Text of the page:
SD: When the French looked at this question, the figured that about 1% of people become elite controllers without therapy, while about 10% of people who go on therapy really early will be able to eventually stop therapy and remain free of detectable virus for years.
SP: Do you think pharmaceutical companies are fully behind research for a cure, given the huge profits they make from long-term combination therapy?
SD: It's a great question. People don't believe me when I say this--maybe I'm naive--but yes, I think certain companies are genuinely interested in finding a cure. The companies that have the most profitable drugs tend to be the ones that are most heavily invested in cure now. They are doing this for obvious humanitarian benefits. Also, we we will soon see in the hepatitis C world, there's a lot of money to be made in curing chronic diseases. It's going to cost a lot of money to develop a cure, so we are fortunate that there is potential profit to be made.
No one believes a cure is going to be coming out any time soon, but by the time the cure is here, many of the current antiretroviral drugs will be generic. So I don't think there is any disincentive for companies just to invest in this. In fact, I think there is a great incentive.
SP: The critical difference between hepatitis C and HIV is that there aren't currently available maintenance therapies that would be rendered obsolete.
SD: Right, but those maintenance therapies are all going to be generic in a few years. All the profits being made right now on those drugs aren't going to be generating profits for decades. It makes great sense for these companies to get into the cure world because, when generics are available, it's going to be tough for these companies to come up with newer antivirals that are expensive when these other ones are much cheaper.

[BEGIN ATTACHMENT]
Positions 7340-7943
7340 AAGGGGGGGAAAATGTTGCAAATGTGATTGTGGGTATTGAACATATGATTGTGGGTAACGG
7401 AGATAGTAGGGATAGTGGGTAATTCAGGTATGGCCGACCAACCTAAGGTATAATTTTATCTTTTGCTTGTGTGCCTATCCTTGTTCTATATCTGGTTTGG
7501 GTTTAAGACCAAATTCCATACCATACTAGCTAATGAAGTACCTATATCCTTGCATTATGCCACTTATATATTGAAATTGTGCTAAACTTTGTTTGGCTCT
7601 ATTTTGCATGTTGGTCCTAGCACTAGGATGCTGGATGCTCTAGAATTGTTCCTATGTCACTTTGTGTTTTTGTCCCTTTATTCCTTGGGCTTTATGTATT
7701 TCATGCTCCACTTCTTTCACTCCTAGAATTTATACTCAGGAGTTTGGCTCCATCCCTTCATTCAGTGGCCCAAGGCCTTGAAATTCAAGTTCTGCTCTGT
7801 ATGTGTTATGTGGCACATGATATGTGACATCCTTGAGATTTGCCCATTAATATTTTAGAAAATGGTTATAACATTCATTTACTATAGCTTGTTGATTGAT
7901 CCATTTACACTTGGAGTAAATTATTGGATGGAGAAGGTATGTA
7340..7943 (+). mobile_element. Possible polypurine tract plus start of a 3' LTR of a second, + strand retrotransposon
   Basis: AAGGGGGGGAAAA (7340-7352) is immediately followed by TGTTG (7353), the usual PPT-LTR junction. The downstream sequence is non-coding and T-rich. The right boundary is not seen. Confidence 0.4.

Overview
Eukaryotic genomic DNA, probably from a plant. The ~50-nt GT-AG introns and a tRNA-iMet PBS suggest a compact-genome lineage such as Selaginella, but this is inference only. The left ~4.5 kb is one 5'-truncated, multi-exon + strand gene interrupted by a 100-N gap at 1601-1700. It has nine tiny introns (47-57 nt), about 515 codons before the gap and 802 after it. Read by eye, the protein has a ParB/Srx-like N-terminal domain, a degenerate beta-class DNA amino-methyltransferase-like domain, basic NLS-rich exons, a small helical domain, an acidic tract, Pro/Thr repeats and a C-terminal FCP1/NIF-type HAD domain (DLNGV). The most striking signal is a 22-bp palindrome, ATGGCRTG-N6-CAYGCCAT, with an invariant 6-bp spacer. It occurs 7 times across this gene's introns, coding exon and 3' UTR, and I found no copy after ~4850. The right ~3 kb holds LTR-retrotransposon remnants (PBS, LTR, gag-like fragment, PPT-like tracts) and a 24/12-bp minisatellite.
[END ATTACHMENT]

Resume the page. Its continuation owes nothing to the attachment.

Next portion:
SP: I have another question on the same wavelength. In this suboptimal funding environment where there are very limited and finite resources available to conduct research, do you think there's a conflict of interest between research on curative strategies versus the research on prophylactic vaccines? And what sort of interaction do you think there is between those two fields?
SD: Yes, this is a challenging issue. Funders have to decide--particularly the NIH--how to direct money. The amount of money going to cure work is relatively small now, but it's hopefully going to grow. Cure work hasn't really affected the other agendas, but this might become an issue in the future.
SP: In terms of the impact on the epidemic, it seems like a lot of data suggest that the bulk of transmission events occur early in infection. Do you think that the development of a cure could have a significant impact on the epidemic at large, or do you think it's more tailored towards benefits that are directed at the single individual?
SD: We don't really want to have a handful of Berlin patients. That's not going to change the world. We all want to cure people in a big way with drugs that could be given for a few months everywhere in the world. And the best prevention is to cure someone. If you are cured, you're not going to infect others. So I think a cure is ultimately the best way to deal with therapeutic issues as well as the financial issues and the prevention issues.
SP: That's pretty good closure right there. Thanks.